Home control is all about simplicity. You press a button and a million things happen. If you can’t find that button, though, it’s pointless to even have a system in your house. That’s why it’s so important to make sure the interface (i.e. remote control, touchpanel or keypad) you use to command the lights, thermostats, A/V gear and other devices is well designed by your custom electronics professional.
It’s a difficult endeavor, both for manufacturers who build the interfaces and for the pros who design them. There are a lot of elements to consider: the layout of the buttons; the size, shape and color of those buttons; and the sequence of actions required to launch commands to electronic devices around the house. It would be easy if everyone marched to the same drum, and in many ways, we do. There are certain human factors that apply to everyone: we read from left to right, view lists from top to bottom and associate danger with the color red, for example.
Beyond these reference points, however, there’s little commonality between users, and this is where the design of a user interface gets tricky. Should your collection of music titles be listed on the right side of the screen or the left? Would you like all of your home control commands presented on a floorplan rather than on separate “room” pages? Would you like access to your entire channel guide or just your favorite stations?
User preferences are bound to be all over the board. What you like will undoubtedly be different than your custom electronics (CE) pro’s previous customers. In fact, your preferences may be drastically different even from those of your spouse and kids.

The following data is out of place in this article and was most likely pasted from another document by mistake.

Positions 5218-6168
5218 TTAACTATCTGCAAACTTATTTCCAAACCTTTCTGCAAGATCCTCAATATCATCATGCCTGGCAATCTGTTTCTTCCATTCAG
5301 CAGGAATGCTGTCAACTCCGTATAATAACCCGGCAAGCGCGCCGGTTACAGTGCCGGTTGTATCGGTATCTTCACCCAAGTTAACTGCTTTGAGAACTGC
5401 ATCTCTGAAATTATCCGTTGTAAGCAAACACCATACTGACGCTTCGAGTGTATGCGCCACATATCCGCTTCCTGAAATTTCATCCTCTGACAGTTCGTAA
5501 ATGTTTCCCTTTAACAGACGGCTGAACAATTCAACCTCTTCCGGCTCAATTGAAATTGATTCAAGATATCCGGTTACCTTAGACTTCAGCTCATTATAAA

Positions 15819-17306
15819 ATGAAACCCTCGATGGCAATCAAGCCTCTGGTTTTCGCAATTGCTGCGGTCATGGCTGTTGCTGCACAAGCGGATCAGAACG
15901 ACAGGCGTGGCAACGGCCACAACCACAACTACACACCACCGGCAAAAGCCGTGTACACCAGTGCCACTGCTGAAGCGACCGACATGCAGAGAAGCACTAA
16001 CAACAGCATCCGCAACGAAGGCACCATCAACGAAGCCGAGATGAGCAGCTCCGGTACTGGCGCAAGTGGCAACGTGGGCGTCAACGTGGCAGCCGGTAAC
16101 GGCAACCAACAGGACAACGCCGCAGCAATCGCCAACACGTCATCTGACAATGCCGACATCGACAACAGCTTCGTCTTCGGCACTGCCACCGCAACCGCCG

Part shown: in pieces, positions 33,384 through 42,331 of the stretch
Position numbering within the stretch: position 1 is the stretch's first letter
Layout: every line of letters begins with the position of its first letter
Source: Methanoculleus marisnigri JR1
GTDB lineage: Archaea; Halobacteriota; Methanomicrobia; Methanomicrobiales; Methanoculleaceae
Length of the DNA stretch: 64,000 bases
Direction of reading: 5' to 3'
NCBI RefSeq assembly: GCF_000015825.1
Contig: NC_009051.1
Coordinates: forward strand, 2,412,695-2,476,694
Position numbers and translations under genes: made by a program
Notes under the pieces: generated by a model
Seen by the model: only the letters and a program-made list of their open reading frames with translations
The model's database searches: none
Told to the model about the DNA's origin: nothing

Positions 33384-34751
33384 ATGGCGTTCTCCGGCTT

Obviously, the more your CE pro knows about you and your family, the better prepared he’ll be to design an interface that’s intuitive and suits the needs of everyone who uses it. Think beyond those who live at your house, like the babysitter, your mother and guests who stay at your house occasionally. They’ll need to know how to work the remote, touchpanel or keypad, too.
Here are a few key factors that can help your CE pro determine the best design for your home control interface.
What kind of user are you? A one-time user, a daily user or a power user? This will determine how many buttons are presented on the screen at one time. For a one-time user, like a babysitter, the interface could be designed to display only buttons for turning on and off the lights and televisions. A daily user’s interface, by comparison, might include a list of special lighting scenes that can be engaged and provide access to the security system and heating and cooling system. A power user is able to use the interface to tweak surround-sound modes and fine-tune the settings of the lights. The same interface can be designed to cater to all three types users.
What are your favorites? It’s unlikely that everyone in your household likes the same type of music, movies and TV shows. Having your CE pro design a favorites page for each member of the family can save time and energy for everyone. Your page might include ESPN and ABC; your kids’ page, just Disney, Nick and Discovery.
What’s your routine? You might hit the Stairmaster when you come home. Your kids, on the other hand, head straight to the fridge and the TV. Obviously, the same Welcome Home command is not going to work for everyone. Having a “kid’s home” button and a “Dad’s home” button might be a good workaround.
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Lisa Montgomery has been writing about home technology for 15 years, with a focus on the impact of electronics on a modern lifestyle.